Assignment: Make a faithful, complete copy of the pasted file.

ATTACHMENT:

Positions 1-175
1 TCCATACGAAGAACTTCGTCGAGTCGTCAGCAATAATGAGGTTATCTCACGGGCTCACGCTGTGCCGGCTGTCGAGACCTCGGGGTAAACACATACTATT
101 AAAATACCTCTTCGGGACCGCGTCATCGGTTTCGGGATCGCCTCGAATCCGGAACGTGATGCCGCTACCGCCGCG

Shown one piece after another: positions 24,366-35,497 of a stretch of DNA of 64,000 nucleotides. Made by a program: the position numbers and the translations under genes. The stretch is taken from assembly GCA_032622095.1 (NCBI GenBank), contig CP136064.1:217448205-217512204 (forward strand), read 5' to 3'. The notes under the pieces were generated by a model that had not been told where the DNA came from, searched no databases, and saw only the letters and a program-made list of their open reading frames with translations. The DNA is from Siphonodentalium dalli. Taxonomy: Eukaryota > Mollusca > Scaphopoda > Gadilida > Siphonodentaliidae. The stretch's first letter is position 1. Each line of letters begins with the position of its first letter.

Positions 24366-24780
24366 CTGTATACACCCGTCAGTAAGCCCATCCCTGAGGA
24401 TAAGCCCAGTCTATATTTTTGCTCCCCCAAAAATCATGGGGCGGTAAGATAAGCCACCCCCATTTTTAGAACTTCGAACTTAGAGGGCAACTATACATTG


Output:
Positions 1-175
1 TCCATACGAAGAACTTCGTCGAGTCGTCAGCAATAATGAGGTTATCTCACGGGCTCACGCTGTGCCGGCTGTCGAGACCTCGGGGTAAACACATACTATT
101 AAAATACCTCTTCGGGACCGCGTCATCGGTTTCGGGATCGCCTCGAATCCGGAACGTGATGCCGCTACCGCCGCG

Shown one piece after another: positions 24,366-35,497 of a stretch of DNA of 64,000 nucleotides. Made by a program: the position numbers and the translations under genes. The stretch is taken from assembly GCA_032622095.1 (NCBI GenBank), contig CP136064.1:217448205-217512204 (forward strand), read 5' to 3'. The notes under the pieces were generated by a model that had not been told where the DNA came from, searched no databases, and saw only the letters and a program-made list of their open reading frames with translations. The DNA is from Siphonodentalium dalli. Taxonomy: Eukaryota > Mollusca > Scaphopoda > Gadilida > Siphonodentaliidae. The stretch's first letter is position 1. Each line of letters begins with the position of its first letter.

Positions 24366-24780
24366 CTGTATACACCCGTCAGTAAGCCCATCCCTGAGGA
24401 TAAGCCCAGTCTATATTTTTGCTCCCCCAAAAATCATGGGGCGGTAAGATAAGCCACCCCCATTTTTAGAACTTCGAACTTAGAGGGCAACTATACATTG